This article draws on a longitudinal study of four Chinese students' English learning experiences during their college years and explores the ways in which EFL learning has influenced their sense of national identity. The study captures the changes they have experienced in constructing identities over a prolonged period in the context of mainland China where strong sense of national identity has been historically promoted and where there is currently unprecedentedly close interaction between local cultures and western cultures. Drawing on interviews and diary studies as the primary data source, this study identifies a three-stage development in the national identities of the college students that proceeds from initial admiration of English-speaking cultures, to antagonism towards alien things, before then reaching a stage of conciliation between the national and the global. The findings suggest that China's deeply-rooted culture of collectivism and altruism plays a role in shaping English learners' national identity and that the learners also demonstrate considerable agency in constructing national identities at different stages of English learning. Copyright © 2010 The editors of Changing English.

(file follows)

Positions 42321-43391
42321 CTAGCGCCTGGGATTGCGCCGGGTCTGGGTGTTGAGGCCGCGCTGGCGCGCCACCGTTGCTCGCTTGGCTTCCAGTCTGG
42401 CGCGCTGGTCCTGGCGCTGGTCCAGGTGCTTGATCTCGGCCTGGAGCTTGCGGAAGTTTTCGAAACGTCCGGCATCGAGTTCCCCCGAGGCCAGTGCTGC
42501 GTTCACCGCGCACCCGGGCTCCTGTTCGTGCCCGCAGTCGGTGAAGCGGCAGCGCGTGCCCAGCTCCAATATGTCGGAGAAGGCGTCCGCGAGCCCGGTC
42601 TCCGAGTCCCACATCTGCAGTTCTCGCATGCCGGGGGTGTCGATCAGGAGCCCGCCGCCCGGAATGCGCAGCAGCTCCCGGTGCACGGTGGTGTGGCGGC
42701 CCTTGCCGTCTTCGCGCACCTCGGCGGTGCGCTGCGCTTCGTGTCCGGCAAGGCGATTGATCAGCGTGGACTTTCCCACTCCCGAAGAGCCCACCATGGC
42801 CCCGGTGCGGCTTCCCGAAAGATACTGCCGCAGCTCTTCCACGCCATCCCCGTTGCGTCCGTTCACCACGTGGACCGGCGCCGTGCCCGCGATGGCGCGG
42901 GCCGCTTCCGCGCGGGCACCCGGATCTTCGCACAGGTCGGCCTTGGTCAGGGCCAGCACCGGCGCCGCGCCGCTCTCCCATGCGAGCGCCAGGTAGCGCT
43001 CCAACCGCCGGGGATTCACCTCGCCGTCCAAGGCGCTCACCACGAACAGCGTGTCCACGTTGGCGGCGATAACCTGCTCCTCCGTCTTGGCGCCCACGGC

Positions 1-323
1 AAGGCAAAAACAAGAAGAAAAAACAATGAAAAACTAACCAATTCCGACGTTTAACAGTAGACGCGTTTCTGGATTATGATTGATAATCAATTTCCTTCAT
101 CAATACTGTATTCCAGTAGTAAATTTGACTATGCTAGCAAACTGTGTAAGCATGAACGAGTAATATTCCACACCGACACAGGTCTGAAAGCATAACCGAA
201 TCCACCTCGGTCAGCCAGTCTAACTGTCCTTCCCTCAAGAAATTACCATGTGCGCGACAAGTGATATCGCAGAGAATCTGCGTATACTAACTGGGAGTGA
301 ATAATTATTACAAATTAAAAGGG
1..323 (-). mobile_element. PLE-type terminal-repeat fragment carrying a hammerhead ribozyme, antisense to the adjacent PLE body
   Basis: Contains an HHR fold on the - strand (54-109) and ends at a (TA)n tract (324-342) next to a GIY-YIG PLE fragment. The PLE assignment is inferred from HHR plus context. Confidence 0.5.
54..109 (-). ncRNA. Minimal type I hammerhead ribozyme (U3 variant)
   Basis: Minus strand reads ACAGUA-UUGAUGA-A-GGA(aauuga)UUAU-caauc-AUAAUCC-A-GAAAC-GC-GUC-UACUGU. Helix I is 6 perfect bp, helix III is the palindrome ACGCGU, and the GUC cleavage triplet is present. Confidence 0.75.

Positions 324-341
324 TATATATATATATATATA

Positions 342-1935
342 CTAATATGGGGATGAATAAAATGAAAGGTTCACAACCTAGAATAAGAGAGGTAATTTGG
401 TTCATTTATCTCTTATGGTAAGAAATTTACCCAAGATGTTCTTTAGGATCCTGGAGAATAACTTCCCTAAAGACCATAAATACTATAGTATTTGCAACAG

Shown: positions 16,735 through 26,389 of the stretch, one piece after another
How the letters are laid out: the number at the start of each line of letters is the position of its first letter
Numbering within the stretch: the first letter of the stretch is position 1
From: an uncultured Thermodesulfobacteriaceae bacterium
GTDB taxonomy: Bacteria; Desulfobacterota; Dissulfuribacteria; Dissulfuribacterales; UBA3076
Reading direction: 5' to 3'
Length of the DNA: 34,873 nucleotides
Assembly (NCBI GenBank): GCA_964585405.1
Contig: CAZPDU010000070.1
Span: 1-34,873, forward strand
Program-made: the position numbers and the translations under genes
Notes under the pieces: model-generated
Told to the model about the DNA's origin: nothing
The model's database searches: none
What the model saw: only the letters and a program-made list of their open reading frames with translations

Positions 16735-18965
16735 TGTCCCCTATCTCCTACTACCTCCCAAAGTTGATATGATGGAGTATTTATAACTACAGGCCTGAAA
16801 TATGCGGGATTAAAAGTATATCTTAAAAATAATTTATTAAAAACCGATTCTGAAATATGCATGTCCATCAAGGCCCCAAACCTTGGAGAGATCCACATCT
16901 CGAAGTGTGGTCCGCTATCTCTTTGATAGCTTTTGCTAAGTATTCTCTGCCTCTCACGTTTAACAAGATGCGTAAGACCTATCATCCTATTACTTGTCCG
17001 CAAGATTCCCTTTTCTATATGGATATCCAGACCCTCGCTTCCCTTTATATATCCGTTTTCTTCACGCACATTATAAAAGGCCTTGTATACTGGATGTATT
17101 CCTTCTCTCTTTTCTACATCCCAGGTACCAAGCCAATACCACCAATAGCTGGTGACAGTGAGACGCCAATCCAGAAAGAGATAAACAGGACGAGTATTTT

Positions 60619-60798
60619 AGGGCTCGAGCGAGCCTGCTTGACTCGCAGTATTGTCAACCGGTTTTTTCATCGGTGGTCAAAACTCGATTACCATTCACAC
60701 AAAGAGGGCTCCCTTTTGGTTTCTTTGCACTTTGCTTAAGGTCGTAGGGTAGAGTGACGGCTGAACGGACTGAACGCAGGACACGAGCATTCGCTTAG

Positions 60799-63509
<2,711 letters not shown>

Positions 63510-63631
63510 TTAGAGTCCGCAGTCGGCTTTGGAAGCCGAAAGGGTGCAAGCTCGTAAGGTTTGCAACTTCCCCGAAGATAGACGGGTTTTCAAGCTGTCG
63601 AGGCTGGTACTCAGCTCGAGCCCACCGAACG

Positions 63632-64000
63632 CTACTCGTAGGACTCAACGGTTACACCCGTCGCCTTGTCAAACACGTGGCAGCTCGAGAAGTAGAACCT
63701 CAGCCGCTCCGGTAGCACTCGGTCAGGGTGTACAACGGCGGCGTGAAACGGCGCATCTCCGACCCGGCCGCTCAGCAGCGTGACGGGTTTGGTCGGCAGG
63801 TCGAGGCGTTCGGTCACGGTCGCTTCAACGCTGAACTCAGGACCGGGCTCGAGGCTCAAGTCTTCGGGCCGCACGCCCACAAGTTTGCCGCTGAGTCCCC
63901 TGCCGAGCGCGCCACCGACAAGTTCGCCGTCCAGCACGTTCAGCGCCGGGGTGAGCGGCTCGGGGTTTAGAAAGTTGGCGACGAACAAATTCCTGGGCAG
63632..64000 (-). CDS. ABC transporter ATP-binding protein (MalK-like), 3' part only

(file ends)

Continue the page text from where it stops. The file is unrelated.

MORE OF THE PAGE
CitationGu, M. (2010). National identity in EFL learning: A longitudinal inquiry. Changing English, 17(1), 57-67.
- National identity
- Chinese students
- EFL learning